Get Up Close and Personal with Rachel Harris, Nyrae Dawn, Jolene Perry, Renee Collins, Andria Buchanan, Melissa West and Victoria Scott

Sep 3, 2013 by

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Get up close and personal with some of our Entangled Teen August and September 2013 novels. This month we’ll be talking about pushing boundaries in YA. We’ll have new questions for you every month. If you have a burning question you want to ask one of your favorite Entangled Teen authors, post it in the comments section and we’ll send it onto them, and who knows, maybe your question will be the next one the authors answer.

Today, we have Rachel Harris, author of A Tale of Two Centuries, Renee Collins, debut author of Relic, Andria Buchanan, author of Everlast, Victoria Scott, mastermind behind the badass Dante Walker who is in the latest release, The Liberator, Melissa West, author of the bestselling Taking series, including the latest release, Hover, and Nyrae Dawn and Jolene Perry, the two powerhouse authors who wrote Out of Play.

Ladies, what are your thoughts on pushing boundaries in YA?

Nyrae: I think I do, yes. Maybe not to the same extent in each book and the boundaries that are pushed in each one are different. I try to be pretty honest and what feels real to me when writing YA.

Jolene: There are a million different “boundaries” you could find if you were looking for them. I try to write what I think is real, and maybe that’s boundary pushing and maybe it’s not… Probably depends hugely on the audience. 😉

Victoria: I think all authors believe they push boundaries to an extent, so I’ll go with “yes” to fit in.

Andria: I try to push boundaries in my stories, but I don’t think I pushed them too far in my current series. One way that I think I do push boundaries is that I don’t force my characters to stay white. If a character in my head is a POC, I don’t force them to change because “the market wants Caucasian heroes/heroines/love interests/etc.”

Rachel: In my current young adult series with Entangled, the Centuries series, not so much, at least in the typical way of looking at the term. I do push them more in the books I have coming out in the future, but I think it really depends on the story I’m telling, the mood of the book, and the intended audience. In whatever book I’m writing though, I think it’s important that my characters are flawed and make mistakes. Two themes I hit on in almost all my books is self-acceptance and the various masks we wear in life. I just prefer wrapping those bigger issues and topics in fantastical, romantic, humorous packages.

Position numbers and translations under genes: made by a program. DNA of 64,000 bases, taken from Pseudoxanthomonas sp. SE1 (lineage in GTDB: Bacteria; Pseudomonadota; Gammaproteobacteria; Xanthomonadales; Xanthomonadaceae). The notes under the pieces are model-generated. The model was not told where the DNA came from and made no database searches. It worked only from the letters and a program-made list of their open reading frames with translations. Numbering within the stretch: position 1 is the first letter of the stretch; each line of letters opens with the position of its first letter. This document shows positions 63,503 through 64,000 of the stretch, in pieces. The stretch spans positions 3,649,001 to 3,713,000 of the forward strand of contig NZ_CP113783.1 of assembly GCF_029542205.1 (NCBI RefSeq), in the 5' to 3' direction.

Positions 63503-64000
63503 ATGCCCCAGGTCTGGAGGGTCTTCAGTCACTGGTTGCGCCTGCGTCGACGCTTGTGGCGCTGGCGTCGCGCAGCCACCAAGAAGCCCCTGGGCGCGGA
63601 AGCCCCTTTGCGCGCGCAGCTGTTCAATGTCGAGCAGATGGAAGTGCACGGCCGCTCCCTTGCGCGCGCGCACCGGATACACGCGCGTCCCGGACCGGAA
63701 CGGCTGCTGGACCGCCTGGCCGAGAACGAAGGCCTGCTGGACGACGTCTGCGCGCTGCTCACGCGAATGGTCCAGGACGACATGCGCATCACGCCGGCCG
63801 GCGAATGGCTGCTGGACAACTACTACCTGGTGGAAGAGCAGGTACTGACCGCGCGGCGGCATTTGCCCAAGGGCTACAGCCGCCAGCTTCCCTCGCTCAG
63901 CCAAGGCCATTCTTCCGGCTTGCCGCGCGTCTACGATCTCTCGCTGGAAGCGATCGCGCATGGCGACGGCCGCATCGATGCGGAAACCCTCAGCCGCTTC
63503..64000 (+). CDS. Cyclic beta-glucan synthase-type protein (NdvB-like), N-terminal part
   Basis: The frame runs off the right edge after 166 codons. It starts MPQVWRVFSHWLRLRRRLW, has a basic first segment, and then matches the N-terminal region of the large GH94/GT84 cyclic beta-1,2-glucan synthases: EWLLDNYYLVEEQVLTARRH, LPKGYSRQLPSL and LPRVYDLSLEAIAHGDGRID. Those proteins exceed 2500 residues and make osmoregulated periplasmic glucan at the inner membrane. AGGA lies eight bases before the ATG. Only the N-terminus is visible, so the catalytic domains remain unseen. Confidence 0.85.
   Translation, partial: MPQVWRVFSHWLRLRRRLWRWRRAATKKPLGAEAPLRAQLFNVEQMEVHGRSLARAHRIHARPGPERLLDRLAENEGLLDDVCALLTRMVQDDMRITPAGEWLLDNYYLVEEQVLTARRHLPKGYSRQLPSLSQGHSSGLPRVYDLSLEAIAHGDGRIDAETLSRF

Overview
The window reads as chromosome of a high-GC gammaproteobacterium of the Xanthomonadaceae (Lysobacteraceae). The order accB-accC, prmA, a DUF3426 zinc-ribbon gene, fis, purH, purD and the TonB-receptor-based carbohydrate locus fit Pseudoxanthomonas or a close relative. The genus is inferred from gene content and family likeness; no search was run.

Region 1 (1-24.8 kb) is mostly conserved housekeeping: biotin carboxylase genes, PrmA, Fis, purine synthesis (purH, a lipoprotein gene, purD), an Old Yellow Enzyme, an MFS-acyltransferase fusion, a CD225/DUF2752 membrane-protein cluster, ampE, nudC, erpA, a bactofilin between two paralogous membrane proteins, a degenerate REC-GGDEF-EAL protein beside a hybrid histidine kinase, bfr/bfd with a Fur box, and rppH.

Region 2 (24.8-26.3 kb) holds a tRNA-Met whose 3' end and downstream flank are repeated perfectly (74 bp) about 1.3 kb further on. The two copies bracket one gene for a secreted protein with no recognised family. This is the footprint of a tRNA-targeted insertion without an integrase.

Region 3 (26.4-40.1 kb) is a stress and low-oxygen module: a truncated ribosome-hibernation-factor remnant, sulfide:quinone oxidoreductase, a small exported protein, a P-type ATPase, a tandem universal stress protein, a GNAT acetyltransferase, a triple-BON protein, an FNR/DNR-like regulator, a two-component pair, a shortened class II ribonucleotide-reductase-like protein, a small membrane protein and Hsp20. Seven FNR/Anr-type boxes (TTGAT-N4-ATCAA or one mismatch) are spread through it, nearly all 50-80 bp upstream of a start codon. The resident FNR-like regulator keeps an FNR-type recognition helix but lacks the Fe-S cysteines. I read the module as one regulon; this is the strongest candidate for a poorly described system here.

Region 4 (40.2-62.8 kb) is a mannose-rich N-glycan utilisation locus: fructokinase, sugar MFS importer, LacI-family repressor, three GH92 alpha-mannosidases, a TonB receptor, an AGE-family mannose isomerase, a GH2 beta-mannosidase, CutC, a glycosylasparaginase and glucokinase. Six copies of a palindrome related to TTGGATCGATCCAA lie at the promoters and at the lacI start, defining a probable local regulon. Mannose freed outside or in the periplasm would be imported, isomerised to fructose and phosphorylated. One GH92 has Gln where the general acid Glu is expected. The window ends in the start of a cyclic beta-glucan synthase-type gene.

Melissa: I definitely push boundaries in my books, but more so with social and political issues than say sex. Gravity  examines racial prejudice. Hover takes a look at war.

Renee: I push the boundaries when it comes to genre. It’s fun to mix things up in ways that haven’t been done before. Take two well-known tropes or settings and putting them together can create a new and exciting world to set a story in.

Interesting! All the characters push some sort of boundary, even if it’s not in the typical way one would think. Like someone in real life, these characters struggle and ultimately want to find acceptance. To further expand, do you think it’s important to push boundaries in your own personal writing?

Nyrae: Absolutely, but it has to be natural. I don’t think you can sit down and say… “Hmm, how can I push things today?” It has to the the way the story is supposed to be told and come naturally.

Jolene: I think it’s important to use your own voice. I think that once we try to stuff our stories into the cookie-cutter formula we think people will want, we lose something. I’m always trying to walk the line of giving a satisfying ending that people expect while tossing in a few surprises along the way. So, hopefully, as writers, we’re all pushing boundaries.

Victoria:  Okay, I may be giving an unpopular answer, but here goes: Sometimes it’s great to push boundaries, but other times, like if you’re looking to make money versus win awards, it’s healthy to understand boundaries. For example, Twilight sold millions of copies. Hundreds of thousands of readers loved the book, if not more. So books following Twilight‘s success were wise to use understand what it is readers loved about that book and create their own story around that experience. As authors, we always want to push, push, push. But if we’re not careful, we can push readers away by doing so. My point is to understand what it is that have made bestsellers, bestsellers, and that if you want to make an easier paycheck…to emulate that success with your own spin. Like I said, this isn’t a popular answer, and not necessarily one I abide by. We all say we push boundaries, and my point is I don’t think that’s always true, or wise. I love chocolate. And I don’t want the boundaries of my chocolate pushed too far. At the end of the day, I want me some chocolate. Keep your nuts and fruit and freaky add-ins out of it. Capiche?